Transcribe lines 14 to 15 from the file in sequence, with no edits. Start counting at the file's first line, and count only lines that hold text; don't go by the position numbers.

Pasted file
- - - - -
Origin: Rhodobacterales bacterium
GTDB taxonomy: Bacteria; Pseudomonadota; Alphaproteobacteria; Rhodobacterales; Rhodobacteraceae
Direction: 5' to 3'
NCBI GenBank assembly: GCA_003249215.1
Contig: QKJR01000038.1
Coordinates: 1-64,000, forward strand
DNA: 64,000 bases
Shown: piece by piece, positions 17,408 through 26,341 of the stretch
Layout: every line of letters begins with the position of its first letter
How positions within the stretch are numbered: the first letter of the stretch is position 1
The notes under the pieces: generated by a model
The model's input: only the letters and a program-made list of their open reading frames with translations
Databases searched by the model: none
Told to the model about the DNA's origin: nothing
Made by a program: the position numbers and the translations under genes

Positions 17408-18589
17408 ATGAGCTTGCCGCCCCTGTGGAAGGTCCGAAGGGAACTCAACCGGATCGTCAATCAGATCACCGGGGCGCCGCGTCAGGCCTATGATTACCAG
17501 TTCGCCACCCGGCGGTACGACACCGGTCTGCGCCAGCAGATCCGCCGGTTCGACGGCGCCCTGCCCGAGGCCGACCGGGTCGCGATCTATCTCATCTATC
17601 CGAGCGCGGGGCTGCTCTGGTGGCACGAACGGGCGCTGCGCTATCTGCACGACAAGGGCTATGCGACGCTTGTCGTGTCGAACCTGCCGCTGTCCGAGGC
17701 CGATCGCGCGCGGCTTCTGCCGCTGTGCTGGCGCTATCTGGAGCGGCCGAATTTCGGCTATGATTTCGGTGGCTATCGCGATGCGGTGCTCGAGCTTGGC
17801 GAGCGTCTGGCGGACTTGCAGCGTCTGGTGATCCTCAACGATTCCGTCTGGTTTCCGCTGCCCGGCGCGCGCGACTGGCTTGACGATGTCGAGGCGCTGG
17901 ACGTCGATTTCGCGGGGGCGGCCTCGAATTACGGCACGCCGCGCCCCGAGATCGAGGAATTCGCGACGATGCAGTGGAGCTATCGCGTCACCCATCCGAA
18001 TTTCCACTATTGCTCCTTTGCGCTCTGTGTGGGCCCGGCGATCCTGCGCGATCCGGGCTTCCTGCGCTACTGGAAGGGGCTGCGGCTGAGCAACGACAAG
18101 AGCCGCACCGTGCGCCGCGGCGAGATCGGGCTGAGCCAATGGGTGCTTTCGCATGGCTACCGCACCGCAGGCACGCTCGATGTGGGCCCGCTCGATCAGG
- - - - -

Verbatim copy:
Told to the model about the DNA's origin: nothing
Made by a program: the position numbers and the translations under genes